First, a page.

now here is someone that, so far as the materials covered, I would love to see in the oval office!
direct, straight to the point, and looking for good stimulus and ongoing long term plans.
wonder what his feelings are in some other area's inthane proprietor, The Grab Bag, for blind computer users and programmers http://grabbag.alacorncomputer.com Owner: Alacorn Computer Enterprises "own the might and majesty of a Alacorn!" www.alacorncomputer.com Owner: Agemtree "merchants in fine facetted and cabochon gemstones" www.agemtree.com----- Original Message ----- From: "Nimer Jaber" <nimerjaber1@xxxxxxxxx>
To: <blind_html@xxxxxxxxxxxxx> Sent: Tuesday, April 14, 2009 8:34 AMSubject: blind_html Fwd: Stimulus: Stanford's president on the $800 billion question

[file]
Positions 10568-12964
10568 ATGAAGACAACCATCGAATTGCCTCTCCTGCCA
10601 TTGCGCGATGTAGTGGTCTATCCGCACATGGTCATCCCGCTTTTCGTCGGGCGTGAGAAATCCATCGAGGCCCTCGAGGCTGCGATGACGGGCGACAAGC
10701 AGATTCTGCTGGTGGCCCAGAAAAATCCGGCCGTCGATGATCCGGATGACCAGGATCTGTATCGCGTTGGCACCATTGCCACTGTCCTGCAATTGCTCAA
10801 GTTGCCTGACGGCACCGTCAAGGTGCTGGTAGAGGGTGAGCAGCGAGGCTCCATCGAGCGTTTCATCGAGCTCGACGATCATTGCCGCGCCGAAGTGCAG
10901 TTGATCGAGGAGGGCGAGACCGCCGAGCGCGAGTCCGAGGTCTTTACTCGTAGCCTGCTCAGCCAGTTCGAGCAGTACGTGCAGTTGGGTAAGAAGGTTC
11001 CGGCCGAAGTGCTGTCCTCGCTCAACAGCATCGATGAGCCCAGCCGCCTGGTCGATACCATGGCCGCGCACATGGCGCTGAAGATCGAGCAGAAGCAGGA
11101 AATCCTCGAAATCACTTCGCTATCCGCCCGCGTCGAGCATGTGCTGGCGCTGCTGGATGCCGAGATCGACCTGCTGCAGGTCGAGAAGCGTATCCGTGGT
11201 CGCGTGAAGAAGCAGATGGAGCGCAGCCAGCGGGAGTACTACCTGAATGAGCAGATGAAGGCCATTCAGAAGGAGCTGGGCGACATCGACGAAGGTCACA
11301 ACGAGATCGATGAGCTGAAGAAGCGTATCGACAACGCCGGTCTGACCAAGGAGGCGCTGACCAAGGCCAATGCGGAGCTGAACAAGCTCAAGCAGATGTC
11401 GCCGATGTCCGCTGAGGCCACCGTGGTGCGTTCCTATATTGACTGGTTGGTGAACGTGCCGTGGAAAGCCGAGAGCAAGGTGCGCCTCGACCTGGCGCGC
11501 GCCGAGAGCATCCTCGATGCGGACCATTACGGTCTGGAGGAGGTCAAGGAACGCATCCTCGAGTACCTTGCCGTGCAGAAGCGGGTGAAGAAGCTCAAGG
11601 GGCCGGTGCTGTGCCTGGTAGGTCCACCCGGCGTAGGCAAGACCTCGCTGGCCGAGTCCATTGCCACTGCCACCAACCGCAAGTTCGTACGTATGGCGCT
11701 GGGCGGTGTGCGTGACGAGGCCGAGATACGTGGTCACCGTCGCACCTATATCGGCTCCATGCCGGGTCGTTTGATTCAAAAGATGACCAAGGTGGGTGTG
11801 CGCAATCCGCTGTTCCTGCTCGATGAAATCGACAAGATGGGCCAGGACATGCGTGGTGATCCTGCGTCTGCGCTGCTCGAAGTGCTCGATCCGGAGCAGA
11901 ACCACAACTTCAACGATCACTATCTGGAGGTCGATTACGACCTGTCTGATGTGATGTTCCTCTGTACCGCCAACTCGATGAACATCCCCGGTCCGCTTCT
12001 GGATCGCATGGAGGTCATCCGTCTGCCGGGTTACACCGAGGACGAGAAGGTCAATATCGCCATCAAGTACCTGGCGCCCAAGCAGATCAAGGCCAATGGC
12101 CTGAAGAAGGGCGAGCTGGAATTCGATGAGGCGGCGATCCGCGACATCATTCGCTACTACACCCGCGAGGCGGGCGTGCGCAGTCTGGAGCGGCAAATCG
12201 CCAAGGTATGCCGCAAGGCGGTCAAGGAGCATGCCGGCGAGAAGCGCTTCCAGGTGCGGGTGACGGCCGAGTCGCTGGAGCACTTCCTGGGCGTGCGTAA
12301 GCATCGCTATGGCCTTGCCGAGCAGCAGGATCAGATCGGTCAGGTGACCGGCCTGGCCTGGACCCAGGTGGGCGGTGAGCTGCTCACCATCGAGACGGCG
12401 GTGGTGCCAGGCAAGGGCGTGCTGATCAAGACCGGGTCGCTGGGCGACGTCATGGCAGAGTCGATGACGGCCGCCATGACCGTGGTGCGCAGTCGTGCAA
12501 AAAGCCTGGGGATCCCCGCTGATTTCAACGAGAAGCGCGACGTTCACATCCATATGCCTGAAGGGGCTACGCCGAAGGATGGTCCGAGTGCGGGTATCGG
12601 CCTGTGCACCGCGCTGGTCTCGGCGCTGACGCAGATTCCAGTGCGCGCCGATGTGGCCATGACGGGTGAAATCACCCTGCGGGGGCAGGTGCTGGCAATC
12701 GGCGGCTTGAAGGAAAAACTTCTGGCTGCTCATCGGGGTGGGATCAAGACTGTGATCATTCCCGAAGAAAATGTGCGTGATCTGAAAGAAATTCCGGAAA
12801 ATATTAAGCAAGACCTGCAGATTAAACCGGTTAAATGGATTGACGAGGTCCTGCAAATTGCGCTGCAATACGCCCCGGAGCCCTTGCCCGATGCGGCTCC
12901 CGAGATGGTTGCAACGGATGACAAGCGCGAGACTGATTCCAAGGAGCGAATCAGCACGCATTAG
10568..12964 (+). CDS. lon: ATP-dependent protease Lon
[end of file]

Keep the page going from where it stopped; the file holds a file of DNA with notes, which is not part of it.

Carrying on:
-------- Original Message -------- Subject: Stimulus: Stanford's president on the $800 billion question Date: Tue, 14 Apr 2009 14:02:57 -0000 From: Ray T. Mahorney <coffee-craver@xxxxxxxxxxxxxx> Reply-To: Blind-chit-chat@xxxxxxxxxxxxxxx To: <blind-chit-chat@xxxxxxxxxxxxxxx> Stimulus: Stanford's president on the $800 billion question http://arstechnica.com/tech-policy/news/2009/04/ars-asks-stanfords-president-what-would-you-do-with-800-billion.ars Ars interviews John L. Hennessy, RISC computing pioneer and Stanford University's 10th president, on rebuilding America's research infrastructure, intellectual property reform, and the hard problems in computing. As of February's passage of the American Recovery and Reinvestment Act of 2009, the US is now committed to spending almost $800 billion to stimulate our stalled economy over the next few years. Apart from job creation, one of the goals of the stimulus package (as it's commonly called) is to boost long-term American competitiveness by rebuilding the now-depleted fund of basic research capital that the Cold War era produced, the dot-com era spent, and the post-9/11 security state finished off. If I were the Obama administration, and I were really serious about putting those billions into the hands of a crowd that has a spectacular record of turning public money directly into transformative public goods, I'd go straight to the area in and around Palo Alto, CA, home of legendary labs like Xerox PARC and ground zero of the still-mushrooming information explosion. And to narrow the geography even further, I'd make my way to the campus of Stanford University, and ask the school's president, computer architecture pioneer John Hennessy, how to spend the stimulus money. So, when I recently got the chance to interview Hennessy at a conference on technology and public policy, that's exactly what I did. And while I had a minute with one of the fathers of the RISC movement and the co-author of the main textbook in the computer architecture field—the Gray's Anatomy of computing—I also asked him about the multicore revolution, and about the on-going evolution of computer architecture. Stimulating innovation JS: If you were in charge of spending $800 billion dollars worth of stimulus money to get the country back on track, how would you split that money up? JH: There are what I would call several pots [that you can put the money in]. First of all, there's core research, and what we should be doing is laying down a ramp of research funding that will take us [from where we are now up] to a level of where we might be on base-level funding on NIH and NSF, say, two years out. So what we want to do is say, "we believe the budget can support this funding level, which is higher than were we are today, at NIH and NSF, so let's construct a ramp between here and there." Pump some money into DARPA to try to get it back on the track of long-term research, as opposed to these shorter-term, metric-driven, six-month/one-year check-ins—wrong idea. Fund big strategic areas, and fund multiple teams at multiple universities. That's what you do on the research-funding side. And obviously, there's a set of key problems you can think about. There are computing problems, the energy issue, in the biological sciences there a number of opportunities. We haven't funded stem cell research at the level we should. Neuroscience has big new opportunities; I think this next 50 years is going to be the neuroscience equivalent of the understanding of DNA—the 50 years that went from DNA to the sequencing of the human genome; the same thing will happen in the neurosciences. We understand how neurons fire, but we don't understand how the brain works. There's a big gap in-between. Close that gap, and that will lead to much more robust treatments for Alzheimer's and Parkinson's and diseases that right now we treat in a sort of hit-or-miss, empirical fashion. So I think there are lots of good things to do on the research side. Secondly, you take a pot of money and say that we've got an ailing, out-of-date infrastructure, both in terms of instrumentation and equipment in the labs, as well as some of our research buildings. Let's go invest in that, and that creates lots of jobs. Increasingly, in the physical sciences and the biological sciences, instrumentation is the make-or-break piece of it. You've got smart people, and you've got instrumentation, and you have to bring those together. So I think we need to really invest there. The cost of setting up somebody who's working in basic materials area, for example, has gone up to $1 million per investigator, $2 million for a more senior person, and $10 million for a shared facility of some sort. So we need to be thinking about numbers like that when we invest in facilities and infrastructure. Then, I think you have to deploy a bunch of this money to do a bunch of things that we're simply behind on. Fixing the broadband infrastructure in this country. Fixing our piggish use of energy in lots of places—going back and really inspiring people to do energy efficiency, and supplying the up-front capital so that they get there. I think there are a number of things like that—roads, and the transportation infrastructure, as well. You want to be doing things like that because that will help put us in a better economic situation so that the rest of our economy can run better. Intellectual property reform JS: One thing I'm surprised that you didn't touch on is intellectual property reform. Do you see a role for IP reform? JH: Yeah, I do. My good friend Rick Levin, the president at Yale, participated in this study that was done by the national academies on intellectual property reform—trying to streamline the process and make it cleaner. I support what's being done there and I've argued in favor of it. It does place some additional burdens on universities to be more prompt about recording, because one of the key issues is switching to first-to-file instead of first-to-discover, but I think the reality is that that's where we have to go to, and the universities shouldn't block something that is so obviously good for the rest of the economy and the high-tech sector. So that's my feeling about that, and we ought to just get our act together. If intellectual property protection is important to the universities... I don't think that it's the most important thing, by the way. The most important thing that universities do is fuel the rest of the economy by the creation of intellectual property—sometimes it's patented, sometimes it's not, but the country benefits in the end. Even private institutions are quasi-public in terms of their funding, so I'm less concerned about protecting intellectual property than I am in ensuring that the country reaps the rewards of that benefit. But I think that the concept of a challenge period for a new patent, where external people can submit claims or requests to investigate before the new patent is nailed down—I think that is absolutely required. If you visit the patent office and talk the patent officers, you realize that these guys are just overwhelmed. Typical processing time is down to less than 24 hours, meaning 24 hours of one person's time, or about three days. They simply don't have the time to keep up on all the literature. Despite recommendations in the past that they create a sabbatical program or a continuing education program, it hasn't really been done at the level it needs to be done. So the result is that the patent officers look primarily at the contents of the patent. Sure, they can do a patent database search or a literature search, but if they're not an expert in the field then it's almost impossible to search the literature in the field and read it and figure out whether or not this invention is a trivial extension of something that has already existed. So I think we need this [challenge period], and we need it also from a global perspective, because technology is now globally created and distributed, and we need to deal with it that way. ------------------------------------ Yahoo! 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